The Tory MP Daniel Kawczynski had a struggle making himself heard at Prime Minister’s Questions today because he was the next to be called after David Cameron had accused the shadow Chancellor Ed Balls of “political masosadism”. It was a slip of the tongue that had MPs rocking with laughter. No one present had ever heard the expression “masosadism” before, but apparently it exists, and applies to those who derive pleasure from pain but also occasionally like to dish it out too.
When Mr Kawczynski was finally able to put his question, it was a dull one, about how his Shrewsbury constituency has thrived under a Tory-led government. When he is not talking about his constituency, Mr Kawczynski’s main interest is the Middle East. He was in Riyadh this year as a guest of the Saudi government, and in 2011 he told the Saudi-British Relations website that he was writing “the most pro-Saudi book ever written by a British politician”.
Saudi Arabia is a land of public beheadings, amputations, and the lash. Today, a Syrian drug smuggler became the 75th person executed by the Saudis this year. A few months ago, Raif Badawi, who co-founded a website called the Liberal Saudi Network, was sentenced to 10 years in prison, a massive fine, and 1,000 lashes, for holding the wrong opinions. Obviously, if 1,000 lashes were administered in one session, the victim would be dead before it was over, so to ensure that he feels every cut, they are inflicted 50 at a time, in public, after Friday prayers.
Perhaps Mr Kawczynski’s forthcoming book could include a chapter about masosadism and Saudi law.
Clegg’s vital port of call
David Cameron is having to get used to handling Prime Minister’s Question without Nick Clegg sitting impassively at his side. The Deputy Prime Minister has been absent for three weeks in succession.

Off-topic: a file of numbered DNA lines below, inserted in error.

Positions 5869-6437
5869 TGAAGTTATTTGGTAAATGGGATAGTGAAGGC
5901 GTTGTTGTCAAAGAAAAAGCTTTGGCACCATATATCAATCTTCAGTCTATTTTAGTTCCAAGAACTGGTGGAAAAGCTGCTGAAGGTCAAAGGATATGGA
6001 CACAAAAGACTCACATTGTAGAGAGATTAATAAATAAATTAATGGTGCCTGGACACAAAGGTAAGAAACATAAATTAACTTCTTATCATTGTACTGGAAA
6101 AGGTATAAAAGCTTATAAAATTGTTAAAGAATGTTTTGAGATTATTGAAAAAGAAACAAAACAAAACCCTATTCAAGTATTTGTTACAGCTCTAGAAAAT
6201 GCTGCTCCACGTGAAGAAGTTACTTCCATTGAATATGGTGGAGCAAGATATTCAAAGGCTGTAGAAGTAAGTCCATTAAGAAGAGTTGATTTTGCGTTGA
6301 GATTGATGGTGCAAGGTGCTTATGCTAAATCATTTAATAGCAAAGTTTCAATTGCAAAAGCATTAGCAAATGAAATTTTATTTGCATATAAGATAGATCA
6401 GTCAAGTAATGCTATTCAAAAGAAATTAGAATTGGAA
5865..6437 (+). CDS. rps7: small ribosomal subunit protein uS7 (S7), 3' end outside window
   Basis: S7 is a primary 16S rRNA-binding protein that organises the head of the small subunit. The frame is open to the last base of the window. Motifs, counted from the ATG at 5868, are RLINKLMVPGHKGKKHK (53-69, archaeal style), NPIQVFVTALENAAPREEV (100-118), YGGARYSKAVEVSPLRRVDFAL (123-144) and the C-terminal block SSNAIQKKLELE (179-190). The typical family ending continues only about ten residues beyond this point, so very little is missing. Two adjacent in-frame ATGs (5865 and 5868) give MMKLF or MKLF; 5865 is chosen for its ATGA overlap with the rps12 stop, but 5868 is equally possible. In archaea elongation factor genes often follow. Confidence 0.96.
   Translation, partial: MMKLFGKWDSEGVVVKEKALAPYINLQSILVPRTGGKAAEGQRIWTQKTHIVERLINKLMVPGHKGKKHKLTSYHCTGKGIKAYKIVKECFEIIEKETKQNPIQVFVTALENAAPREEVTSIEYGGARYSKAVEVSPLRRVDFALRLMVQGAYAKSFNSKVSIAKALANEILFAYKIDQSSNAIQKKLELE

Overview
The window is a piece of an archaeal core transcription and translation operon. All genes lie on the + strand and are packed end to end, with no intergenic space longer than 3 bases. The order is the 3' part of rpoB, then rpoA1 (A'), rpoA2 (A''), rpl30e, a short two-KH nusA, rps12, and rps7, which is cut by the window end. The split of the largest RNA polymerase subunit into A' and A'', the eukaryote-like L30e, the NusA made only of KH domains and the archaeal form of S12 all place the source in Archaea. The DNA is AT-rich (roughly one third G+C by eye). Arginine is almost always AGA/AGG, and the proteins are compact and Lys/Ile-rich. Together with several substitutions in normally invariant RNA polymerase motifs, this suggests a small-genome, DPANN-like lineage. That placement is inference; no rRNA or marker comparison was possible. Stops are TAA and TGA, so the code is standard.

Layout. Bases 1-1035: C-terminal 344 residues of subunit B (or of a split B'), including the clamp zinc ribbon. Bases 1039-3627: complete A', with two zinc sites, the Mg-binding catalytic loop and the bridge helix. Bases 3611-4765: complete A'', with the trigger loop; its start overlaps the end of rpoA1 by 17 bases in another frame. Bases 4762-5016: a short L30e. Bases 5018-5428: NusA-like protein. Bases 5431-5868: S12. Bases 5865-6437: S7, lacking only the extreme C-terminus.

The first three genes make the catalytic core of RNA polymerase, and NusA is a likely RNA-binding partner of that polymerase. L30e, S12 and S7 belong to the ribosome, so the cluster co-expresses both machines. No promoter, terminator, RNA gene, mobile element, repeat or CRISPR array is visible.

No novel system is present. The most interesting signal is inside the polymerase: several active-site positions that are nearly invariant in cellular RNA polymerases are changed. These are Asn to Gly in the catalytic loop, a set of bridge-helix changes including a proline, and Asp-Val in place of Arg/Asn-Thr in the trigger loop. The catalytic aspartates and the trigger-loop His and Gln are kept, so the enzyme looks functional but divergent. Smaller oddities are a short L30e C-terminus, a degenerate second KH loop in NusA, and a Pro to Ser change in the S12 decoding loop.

Today he was in Penzance, to announce a £150,000 study into whether the town needs a new breakwater. “I’ve spent four years dutifully sitting there on the green benches and this year I thought it would be a nice change to get out of the Westminster,” he told the Western Morning News. Penzance is in the St Ives constituency, which the Liberal Democrat Andrew George held in 2010 by a perilously small majority.
So Clegg was really telling the locals that if they want that breakwater, they had better re-elect their MP.
Quietly does it, Ed
Politicians often choose a day like today, when the news was dominated by the Autumn Statement, to slip out an announcement on the quiet. Today, Labour announced that Ed Miliband had made a few minor adjustments to his front bench, including the appointment of Lord Bach, a former Justice minister, as shadow Attorney General. The previous holder was Emily Thornberry, who was sacked for posting a photograph on Twitter of a house in Strood bedecked with England flags.
Asking for the moon
In the past two years servicemen have been accused eight times of exposing themselves in public, according to the written answer in the Commons. The MP who tabled the question was Madeleine Moon.
St John’s Episcopal Church in Edinburgh has displayed a mural entitled “Evolution” showing Adolf Hitler, Sir Oswald Mosley, Nick Griffin and, at the front, the smiling face of Nigel Farage. “It’s an insult to Ukip voters in Scotland,” Scotland’s furious Ukip MEP, David Coburn, told the Edinburgh Evening News. But at least it implies that Farage is a higher life form that the three men behind him.Reuse content